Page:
Cal State Fullerton students end 4-day sit-in over budget cuts
Sleeping bags offered little padding against the tile floors and, even at night, the blinding fluorescent lights never went off. Yet the Cal State Fullerton students who staged a four-day sit-in at an administration building on campus to protest budget cuts say the discomfort was worth it.
They say they got what they wanted.
The students met with university officials Thursday morning and negotiated into the early afternoon before the two sides reached an agreement.
The students were bleary-eyed from nights with little sleep — and many complained of feeling a little ripe after days without a shower. They still had enough energy to cheer as Cal State Fullerton President Milton A. Gordon prepared to sign a letter called a “Statement in Defense of Public Education.”
“Sign it! Sign it!” chanted several dozen students who had participated in the protest.
And Gordon did, saying he applauded the students’ efforts to protect the California State University system.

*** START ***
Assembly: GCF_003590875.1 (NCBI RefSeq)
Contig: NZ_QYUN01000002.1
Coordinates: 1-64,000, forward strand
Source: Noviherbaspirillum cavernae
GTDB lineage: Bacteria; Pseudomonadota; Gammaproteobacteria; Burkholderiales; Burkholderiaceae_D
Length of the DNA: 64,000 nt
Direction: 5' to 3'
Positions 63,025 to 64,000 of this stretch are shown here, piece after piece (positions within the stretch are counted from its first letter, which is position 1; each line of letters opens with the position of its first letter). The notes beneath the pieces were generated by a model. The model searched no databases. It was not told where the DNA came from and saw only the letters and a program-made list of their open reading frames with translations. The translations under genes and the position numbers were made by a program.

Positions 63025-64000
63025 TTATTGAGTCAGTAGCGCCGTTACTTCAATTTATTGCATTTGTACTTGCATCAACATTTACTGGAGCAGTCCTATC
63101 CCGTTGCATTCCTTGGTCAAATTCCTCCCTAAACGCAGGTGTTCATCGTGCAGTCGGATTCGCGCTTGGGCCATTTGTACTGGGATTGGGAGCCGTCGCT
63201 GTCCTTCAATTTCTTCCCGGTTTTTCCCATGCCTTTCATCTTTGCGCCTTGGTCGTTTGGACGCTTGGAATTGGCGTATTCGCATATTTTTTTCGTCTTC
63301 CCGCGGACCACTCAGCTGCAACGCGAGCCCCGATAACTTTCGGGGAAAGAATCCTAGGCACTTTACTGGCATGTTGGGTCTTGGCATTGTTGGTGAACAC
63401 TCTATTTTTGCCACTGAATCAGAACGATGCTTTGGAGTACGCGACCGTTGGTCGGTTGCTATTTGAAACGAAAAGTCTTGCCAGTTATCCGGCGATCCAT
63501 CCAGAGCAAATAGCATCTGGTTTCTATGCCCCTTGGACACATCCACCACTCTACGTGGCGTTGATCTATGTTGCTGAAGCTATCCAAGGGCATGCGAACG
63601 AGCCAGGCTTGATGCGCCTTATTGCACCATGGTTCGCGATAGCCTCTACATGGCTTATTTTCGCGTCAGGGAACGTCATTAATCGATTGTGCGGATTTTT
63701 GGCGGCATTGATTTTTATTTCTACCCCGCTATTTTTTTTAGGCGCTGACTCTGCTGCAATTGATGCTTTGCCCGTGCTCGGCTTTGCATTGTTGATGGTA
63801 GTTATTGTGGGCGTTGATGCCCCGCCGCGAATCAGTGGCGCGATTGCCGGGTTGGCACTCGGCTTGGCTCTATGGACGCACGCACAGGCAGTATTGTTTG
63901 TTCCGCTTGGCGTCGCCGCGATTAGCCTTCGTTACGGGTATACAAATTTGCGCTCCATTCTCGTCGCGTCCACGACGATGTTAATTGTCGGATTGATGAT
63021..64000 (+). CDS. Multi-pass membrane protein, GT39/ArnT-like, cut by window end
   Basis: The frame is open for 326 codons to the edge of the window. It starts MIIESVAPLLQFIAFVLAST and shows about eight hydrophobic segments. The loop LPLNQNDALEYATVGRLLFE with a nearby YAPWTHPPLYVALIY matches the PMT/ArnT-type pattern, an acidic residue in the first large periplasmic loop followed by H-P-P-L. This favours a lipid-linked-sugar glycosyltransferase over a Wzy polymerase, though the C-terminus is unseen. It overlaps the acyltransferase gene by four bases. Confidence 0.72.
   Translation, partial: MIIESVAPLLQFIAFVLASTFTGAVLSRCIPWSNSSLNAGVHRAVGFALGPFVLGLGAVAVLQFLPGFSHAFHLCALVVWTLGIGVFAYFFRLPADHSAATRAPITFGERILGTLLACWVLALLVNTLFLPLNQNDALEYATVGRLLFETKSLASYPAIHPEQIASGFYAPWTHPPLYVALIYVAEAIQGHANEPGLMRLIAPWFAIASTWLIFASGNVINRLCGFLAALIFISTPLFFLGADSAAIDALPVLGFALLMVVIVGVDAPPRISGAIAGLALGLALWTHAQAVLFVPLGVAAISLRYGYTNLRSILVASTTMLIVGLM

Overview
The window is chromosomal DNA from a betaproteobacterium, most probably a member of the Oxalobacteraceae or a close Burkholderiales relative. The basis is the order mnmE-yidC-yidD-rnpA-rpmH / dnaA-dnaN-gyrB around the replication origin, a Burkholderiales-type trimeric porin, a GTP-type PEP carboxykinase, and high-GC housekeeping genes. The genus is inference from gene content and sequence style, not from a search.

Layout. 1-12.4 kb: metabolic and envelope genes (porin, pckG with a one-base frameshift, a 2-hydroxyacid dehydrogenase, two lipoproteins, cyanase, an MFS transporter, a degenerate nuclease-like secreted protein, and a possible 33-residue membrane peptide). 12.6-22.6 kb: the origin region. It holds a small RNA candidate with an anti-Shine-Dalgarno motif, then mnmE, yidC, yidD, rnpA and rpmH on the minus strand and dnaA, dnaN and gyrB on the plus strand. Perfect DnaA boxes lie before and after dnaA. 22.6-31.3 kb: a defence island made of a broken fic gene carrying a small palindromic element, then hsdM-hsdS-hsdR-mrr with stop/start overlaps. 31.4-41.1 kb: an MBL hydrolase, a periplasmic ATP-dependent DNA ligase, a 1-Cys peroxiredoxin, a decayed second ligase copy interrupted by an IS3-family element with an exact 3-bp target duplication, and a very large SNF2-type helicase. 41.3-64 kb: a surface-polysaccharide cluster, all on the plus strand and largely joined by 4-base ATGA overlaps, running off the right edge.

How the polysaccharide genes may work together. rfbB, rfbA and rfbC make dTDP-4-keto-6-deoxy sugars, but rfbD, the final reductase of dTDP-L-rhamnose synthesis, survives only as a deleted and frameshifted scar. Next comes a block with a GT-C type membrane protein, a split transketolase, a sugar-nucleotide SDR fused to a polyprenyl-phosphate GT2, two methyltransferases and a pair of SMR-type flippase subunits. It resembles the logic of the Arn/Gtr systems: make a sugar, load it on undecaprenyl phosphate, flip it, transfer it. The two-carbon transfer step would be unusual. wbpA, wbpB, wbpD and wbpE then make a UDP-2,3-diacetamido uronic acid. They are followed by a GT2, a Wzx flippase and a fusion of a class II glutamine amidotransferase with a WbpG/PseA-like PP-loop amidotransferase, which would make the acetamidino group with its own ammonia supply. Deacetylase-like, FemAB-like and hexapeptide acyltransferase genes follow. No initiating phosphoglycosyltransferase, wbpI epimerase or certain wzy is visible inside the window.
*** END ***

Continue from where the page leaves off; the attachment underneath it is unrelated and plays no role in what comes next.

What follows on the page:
Similar student protests were held at other Cal State campuses last week, but ended less amicably. At Cal State Sacramento, police in riot gear pushed the students out early Saturday, as many of them slept, according to news accounts.
“We did it!” David Inga, 21, a senior history major, said as Gordon signed the document. “We bridged the gap between students, faculty and administration at this campus.”
What they came up with was a broad, one-page statement offering a shared desire “to recommit to and reinvest in public education.” The document also advocates fair and equal access to college and says administrators, faculty and students support increased funding for education.
The document did not offer policy initiatives and made no promises about the budget.
But the protesting students said they were satisfied that university officials had given them a seat at the table.
“It’s surreal — four days of sitting in Langsdorf Hall has been amazing,” said Ally Bordas, a 21-year-old senior journalism and international politics major. “At first it was a lot of frustration, with the other side not working with us.
“Our efforts aren’t going to the wayside,” she added, looking both proud and worn out after camping out since Monday. “We’re not going to end up as another fruitless protest.”
Start your day right
Sign up for Essential California for news, features and recommendations from the L.A. Times and beyond in your inbox six days a week.
You may occasionally receive promotional content from the Los Angeles Times.